Friday, March 03, 2006

Re: Are New Dads more likely to have grown up in divorced families?

From Po:

I’ve been combing the databanks to test my hypothesis that New Dads might be slightly more likely to have grown up in divorced families. I found some other intriguing correlations, as well as some other data that might suggest I’m on track.

First, I found a study that said New Dads are usually married to women who also have a heightened involvement in caregiving. (This was caregiving of both children and elderly). It’s possible that New Dads simply choose to marry very nurturing women. It’s also possible that these men are simply following their wife’s lead and stepping up when prodded, “Oh, Honey …” But because a New Dad is likely to be married to a highly-involved mom, the result is that he’s still not doing half. He’s doing more, but she’s also doing more, so he’s still behind …

The same study also found that if a man grew up with sisters, he is less likely today to be a New Dad (he makes a smaller contribution to caregiving). Brothers had no affect. I speculate that with sisters around, the girls are often first in line to be roped into cleaning and cooking and caring for the youngest siblings. Without sisters around, a boy is more likely to be called on to help mom out. And he’s more likely to be comfortable wearing an apron when he grows up.

Now, this next one is almost right on point:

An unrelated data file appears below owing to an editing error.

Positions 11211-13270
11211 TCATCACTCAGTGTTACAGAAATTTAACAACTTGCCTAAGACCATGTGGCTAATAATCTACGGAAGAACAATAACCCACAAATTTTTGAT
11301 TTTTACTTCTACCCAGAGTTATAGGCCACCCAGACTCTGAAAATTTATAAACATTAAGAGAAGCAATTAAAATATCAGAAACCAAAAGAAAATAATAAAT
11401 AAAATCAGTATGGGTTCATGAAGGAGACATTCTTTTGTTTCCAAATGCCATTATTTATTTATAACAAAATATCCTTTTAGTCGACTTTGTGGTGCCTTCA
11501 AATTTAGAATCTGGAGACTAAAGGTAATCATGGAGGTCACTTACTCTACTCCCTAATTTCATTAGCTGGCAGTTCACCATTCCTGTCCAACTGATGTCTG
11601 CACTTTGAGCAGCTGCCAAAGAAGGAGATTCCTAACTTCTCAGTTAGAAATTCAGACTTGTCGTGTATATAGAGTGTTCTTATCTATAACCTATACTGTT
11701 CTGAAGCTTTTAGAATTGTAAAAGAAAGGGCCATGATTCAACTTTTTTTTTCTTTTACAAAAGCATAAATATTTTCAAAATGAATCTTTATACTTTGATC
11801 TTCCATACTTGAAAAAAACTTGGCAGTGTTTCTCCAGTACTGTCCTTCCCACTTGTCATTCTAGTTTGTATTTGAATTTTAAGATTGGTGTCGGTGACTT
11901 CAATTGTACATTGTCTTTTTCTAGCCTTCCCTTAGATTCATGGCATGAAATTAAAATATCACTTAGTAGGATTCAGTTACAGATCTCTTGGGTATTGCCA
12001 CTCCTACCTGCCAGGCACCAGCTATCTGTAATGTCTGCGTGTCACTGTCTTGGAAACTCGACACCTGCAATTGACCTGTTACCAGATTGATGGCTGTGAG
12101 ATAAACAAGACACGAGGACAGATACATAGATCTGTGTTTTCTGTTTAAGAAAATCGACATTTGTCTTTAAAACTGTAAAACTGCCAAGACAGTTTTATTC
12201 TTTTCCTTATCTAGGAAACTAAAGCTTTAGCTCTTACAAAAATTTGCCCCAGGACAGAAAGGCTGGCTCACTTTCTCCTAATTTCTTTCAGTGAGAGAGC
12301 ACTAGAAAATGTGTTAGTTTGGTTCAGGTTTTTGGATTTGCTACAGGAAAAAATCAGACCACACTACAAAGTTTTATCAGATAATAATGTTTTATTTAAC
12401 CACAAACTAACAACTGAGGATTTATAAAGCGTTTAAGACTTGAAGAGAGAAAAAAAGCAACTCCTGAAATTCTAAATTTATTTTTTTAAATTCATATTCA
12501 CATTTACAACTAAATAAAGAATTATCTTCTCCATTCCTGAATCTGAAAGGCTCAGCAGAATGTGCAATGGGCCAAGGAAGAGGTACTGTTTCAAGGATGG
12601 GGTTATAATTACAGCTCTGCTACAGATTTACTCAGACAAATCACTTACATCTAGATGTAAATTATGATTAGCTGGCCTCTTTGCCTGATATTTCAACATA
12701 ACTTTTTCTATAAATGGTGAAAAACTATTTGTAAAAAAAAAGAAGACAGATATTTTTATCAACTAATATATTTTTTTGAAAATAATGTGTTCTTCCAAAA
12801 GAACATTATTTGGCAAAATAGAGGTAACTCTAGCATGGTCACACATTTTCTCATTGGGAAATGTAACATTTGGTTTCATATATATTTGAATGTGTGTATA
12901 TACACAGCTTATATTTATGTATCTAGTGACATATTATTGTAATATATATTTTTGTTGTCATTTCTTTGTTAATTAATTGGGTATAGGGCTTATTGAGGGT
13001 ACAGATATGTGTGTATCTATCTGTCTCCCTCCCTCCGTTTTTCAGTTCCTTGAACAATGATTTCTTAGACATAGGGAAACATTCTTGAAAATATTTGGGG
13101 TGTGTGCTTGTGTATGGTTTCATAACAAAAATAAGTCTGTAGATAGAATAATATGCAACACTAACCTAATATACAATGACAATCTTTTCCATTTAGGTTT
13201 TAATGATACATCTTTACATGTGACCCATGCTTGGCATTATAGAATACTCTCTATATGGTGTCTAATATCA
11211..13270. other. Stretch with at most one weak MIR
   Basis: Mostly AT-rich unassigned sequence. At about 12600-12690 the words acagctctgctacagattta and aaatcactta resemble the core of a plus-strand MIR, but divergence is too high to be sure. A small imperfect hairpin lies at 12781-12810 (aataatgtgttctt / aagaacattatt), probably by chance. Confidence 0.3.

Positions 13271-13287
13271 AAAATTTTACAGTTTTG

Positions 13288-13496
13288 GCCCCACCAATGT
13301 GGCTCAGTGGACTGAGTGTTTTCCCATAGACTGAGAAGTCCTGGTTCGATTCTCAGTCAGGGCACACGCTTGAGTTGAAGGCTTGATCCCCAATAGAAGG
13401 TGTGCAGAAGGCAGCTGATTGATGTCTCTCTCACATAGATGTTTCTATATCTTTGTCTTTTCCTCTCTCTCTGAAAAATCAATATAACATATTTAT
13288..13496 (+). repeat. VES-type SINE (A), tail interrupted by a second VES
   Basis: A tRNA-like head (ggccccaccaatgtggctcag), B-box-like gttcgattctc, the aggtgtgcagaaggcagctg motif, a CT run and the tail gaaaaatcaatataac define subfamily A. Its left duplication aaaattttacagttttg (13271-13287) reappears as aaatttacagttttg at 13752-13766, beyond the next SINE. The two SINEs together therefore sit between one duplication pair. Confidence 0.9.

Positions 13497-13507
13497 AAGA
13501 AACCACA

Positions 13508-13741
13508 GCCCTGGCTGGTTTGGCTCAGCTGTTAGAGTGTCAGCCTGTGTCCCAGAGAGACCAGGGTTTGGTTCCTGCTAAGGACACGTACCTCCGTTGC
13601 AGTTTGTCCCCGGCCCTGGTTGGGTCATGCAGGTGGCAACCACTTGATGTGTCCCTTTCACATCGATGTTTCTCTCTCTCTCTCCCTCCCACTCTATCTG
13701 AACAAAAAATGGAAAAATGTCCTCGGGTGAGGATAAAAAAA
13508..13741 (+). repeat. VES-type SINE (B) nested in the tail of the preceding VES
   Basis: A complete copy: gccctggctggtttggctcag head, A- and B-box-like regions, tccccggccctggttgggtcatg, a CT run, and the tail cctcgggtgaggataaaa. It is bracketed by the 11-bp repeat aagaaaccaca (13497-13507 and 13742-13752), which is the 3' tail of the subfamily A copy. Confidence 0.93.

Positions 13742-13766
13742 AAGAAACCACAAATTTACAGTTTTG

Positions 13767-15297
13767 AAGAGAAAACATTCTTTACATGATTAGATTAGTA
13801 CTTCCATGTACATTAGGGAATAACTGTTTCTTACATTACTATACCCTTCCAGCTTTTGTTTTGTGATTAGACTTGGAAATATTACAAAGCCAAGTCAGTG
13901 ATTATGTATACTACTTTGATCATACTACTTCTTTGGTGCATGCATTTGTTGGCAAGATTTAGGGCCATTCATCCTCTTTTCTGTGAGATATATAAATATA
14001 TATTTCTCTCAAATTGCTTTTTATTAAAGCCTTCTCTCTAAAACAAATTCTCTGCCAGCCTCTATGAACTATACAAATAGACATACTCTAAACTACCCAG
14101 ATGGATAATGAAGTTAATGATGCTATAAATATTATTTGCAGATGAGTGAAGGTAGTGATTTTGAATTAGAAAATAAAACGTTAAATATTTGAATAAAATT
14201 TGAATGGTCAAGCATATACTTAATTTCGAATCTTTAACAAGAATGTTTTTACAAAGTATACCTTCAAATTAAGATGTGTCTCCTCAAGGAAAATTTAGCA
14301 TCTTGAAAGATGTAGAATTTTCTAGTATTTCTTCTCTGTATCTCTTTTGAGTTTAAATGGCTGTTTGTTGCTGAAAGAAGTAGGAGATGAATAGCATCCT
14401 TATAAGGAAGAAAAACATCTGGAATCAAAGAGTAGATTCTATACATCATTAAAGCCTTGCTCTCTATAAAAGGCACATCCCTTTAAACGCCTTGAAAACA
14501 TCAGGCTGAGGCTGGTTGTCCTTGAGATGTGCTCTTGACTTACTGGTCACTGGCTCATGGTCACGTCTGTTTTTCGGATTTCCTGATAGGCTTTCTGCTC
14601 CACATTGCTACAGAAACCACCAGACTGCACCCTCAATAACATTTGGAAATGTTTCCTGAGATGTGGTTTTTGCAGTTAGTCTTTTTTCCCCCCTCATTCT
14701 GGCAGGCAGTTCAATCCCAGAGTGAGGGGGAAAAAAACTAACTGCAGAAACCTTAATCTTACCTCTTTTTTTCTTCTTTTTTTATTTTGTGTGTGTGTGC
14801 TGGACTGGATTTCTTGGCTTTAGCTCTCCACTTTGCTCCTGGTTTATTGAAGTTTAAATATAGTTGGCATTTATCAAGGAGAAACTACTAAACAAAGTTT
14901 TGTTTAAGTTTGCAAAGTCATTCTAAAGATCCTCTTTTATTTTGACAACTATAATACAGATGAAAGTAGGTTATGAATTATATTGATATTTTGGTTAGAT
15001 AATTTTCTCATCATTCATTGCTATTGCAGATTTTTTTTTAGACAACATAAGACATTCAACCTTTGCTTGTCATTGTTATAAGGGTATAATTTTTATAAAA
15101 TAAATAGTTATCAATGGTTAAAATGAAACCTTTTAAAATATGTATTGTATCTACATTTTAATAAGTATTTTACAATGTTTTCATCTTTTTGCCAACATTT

A study from last September was focused on the sub-category of stay-at-home fathers. Just for reference, there are somewhere between 100,000 to 150,000 stay at home fathers in the United States (the number fluctuates year to year with the economy). This study found that these men became more involved with their children because their own fathers were not involved in their upbringing. In other words, you’re more likely to be the kind of Dad who changes diapers if your own father wasn’t around to help when you were in diapers. You want to be there for your children, because you know what it was like to grow up without a father.

Don’t take that wrong – I’m not saying that unfathered boys turn into better Dads. Across the board, we know the opposite. But within that aggregate, there is a subsection of men who have consciously chosen to learn from their experience and be the kind of Dad they never had.

That was certainly what I heard in my interviews. Men (and women) aspired to be the kind of parent they never had.

Okay, my internal gyroscope is calling out to me, saying “Bring out the bullshit detector.” My hypothesis here is that a husband is more likely to be a New Dad if he came from a divorced home – uh, really? More so than if he had two married parents who were a constant presence? I gotta admit, my hypothesis suddenly sounds fishy … Let me revise, then. Let me excise the “more likely” from my hypothesis – and not speculate on comparable percentages. I’m really just articulating a dynamic: Many of us began our life in homes where labor was divided in the traditional way – father as provider, mother as nurturer. When they divorced, we were suddenly exposed to a gender-blurring in our role models, and we were roped into the housework … and this helped us be New Dads today.


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